The Battle of Hydaspes
(Jhelum) 326 BC

Alexandrian Imperial vs. Classical Indian

By Martin Myers
(aka Diades II)

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The battle named after the river (Hydaspes or Jhelum depending upon which historian's view you want to follow) was the last of Alexander's major set-piece battles and one of the bloodiest. Alexander had finally mastered the Persian Empire and was expanding into India, allegedly searching for World's End. His opposition was Porus and the conflict represented the Macedonian phalanx's test by war elephant.

A stand-off had been achieved across the river, which was too difficult to cross opposed. For days Alexander had moved portions of his troops up and down the river hoping to catch Porus unawares. Eventually Alexander and his favored high-speed troops managed a crossing, whilst Craterus had kept Porus busy with the bulk of the Macedonian army. Porus got wind of the situation reasonably early and dispatched his son (in some accounts his brother) to hold Alexander in place whilst Porus mobilized his forces. The threat of Craterus crossing with the remainder of the Macedonian army was ever present.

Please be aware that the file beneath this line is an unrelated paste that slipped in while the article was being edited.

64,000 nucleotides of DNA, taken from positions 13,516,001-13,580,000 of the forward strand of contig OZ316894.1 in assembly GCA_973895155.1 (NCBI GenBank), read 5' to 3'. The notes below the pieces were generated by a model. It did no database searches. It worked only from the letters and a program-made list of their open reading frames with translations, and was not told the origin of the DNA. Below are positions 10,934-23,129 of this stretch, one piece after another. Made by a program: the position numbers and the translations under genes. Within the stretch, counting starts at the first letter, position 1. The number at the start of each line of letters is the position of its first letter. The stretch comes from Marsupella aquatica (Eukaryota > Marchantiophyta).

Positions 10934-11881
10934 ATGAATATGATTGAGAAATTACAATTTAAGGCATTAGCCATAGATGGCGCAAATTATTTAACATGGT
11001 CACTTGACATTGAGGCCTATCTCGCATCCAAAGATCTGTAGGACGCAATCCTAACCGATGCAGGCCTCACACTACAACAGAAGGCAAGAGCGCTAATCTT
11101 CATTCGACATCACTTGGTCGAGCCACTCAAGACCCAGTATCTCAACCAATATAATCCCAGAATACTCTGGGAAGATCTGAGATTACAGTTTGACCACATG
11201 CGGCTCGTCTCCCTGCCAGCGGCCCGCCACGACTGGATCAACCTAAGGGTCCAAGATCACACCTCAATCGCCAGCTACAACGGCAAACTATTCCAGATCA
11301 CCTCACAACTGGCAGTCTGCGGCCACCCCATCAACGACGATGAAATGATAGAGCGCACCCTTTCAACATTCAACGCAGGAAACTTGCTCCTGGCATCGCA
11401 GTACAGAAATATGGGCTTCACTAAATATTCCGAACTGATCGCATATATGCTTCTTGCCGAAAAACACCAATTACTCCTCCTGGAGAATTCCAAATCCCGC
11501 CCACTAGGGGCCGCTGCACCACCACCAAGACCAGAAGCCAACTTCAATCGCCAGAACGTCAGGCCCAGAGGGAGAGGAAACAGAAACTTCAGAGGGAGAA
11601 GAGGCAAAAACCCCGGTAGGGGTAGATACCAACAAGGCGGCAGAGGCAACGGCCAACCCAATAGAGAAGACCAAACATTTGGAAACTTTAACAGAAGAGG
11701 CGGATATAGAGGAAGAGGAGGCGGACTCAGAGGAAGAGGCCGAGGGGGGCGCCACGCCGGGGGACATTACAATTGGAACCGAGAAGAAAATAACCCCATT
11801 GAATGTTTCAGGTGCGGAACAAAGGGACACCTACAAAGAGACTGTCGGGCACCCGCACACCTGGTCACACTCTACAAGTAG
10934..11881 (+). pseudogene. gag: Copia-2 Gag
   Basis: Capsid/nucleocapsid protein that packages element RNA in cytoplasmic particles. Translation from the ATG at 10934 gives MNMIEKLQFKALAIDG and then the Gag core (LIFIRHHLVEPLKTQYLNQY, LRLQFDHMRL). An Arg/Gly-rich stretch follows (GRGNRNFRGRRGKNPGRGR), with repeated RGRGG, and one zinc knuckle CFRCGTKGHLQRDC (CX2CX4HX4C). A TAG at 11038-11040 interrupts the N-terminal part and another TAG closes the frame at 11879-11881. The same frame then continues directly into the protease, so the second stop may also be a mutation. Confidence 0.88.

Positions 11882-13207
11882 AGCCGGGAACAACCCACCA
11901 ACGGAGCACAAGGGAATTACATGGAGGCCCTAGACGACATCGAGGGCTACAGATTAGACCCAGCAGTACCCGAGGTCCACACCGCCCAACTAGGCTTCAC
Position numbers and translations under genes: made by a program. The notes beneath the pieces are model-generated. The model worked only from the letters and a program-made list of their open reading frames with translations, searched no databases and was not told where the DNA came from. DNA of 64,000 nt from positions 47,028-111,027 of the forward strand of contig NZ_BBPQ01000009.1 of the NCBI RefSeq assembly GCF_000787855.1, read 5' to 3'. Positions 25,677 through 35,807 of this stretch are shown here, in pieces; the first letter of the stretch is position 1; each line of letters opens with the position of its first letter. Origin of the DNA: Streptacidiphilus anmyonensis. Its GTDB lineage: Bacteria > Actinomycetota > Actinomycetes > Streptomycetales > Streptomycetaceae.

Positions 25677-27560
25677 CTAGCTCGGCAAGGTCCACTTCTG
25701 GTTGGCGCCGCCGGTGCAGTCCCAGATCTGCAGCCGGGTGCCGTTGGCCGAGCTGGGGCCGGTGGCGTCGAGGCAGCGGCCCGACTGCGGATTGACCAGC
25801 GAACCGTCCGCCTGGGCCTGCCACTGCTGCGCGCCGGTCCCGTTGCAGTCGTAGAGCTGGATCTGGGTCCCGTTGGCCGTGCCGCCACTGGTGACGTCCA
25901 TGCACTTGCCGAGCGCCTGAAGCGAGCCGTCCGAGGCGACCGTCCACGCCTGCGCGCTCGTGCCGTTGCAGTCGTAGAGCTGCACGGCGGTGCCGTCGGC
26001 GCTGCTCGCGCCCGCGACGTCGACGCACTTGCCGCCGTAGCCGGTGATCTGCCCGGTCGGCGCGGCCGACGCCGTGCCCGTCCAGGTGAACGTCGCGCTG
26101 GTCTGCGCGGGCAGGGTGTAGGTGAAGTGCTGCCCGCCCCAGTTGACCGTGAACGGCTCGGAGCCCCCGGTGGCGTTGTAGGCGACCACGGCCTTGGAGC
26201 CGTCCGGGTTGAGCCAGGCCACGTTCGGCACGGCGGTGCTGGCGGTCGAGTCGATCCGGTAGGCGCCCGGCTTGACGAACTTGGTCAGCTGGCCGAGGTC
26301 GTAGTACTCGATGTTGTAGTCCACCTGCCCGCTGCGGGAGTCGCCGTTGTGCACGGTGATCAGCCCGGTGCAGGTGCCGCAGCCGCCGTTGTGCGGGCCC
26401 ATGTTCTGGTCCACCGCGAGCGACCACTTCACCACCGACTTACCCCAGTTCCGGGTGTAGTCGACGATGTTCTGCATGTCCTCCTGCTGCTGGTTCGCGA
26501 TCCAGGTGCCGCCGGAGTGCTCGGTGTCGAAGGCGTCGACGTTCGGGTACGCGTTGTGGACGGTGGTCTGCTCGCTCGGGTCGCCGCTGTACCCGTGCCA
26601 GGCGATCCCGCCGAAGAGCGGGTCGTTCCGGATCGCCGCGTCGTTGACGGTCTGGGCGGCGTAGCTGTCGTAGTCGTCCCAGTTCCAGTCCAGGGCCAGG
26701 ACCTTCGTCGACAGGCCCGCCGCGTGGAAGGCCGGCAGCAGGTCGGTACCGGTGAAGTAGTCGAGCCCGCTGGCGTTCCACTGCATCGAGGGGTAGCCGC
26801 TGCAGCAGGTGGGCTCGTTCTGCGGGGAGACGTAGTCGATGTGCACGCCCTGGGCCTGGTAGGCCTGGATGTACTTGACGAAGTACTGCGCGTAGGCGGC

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Last Update:  12 Sept. 2009

Thanks to Martin Myers for contributing this scenario.
Comments and feedback welcome and can be sent to Chris Brantley.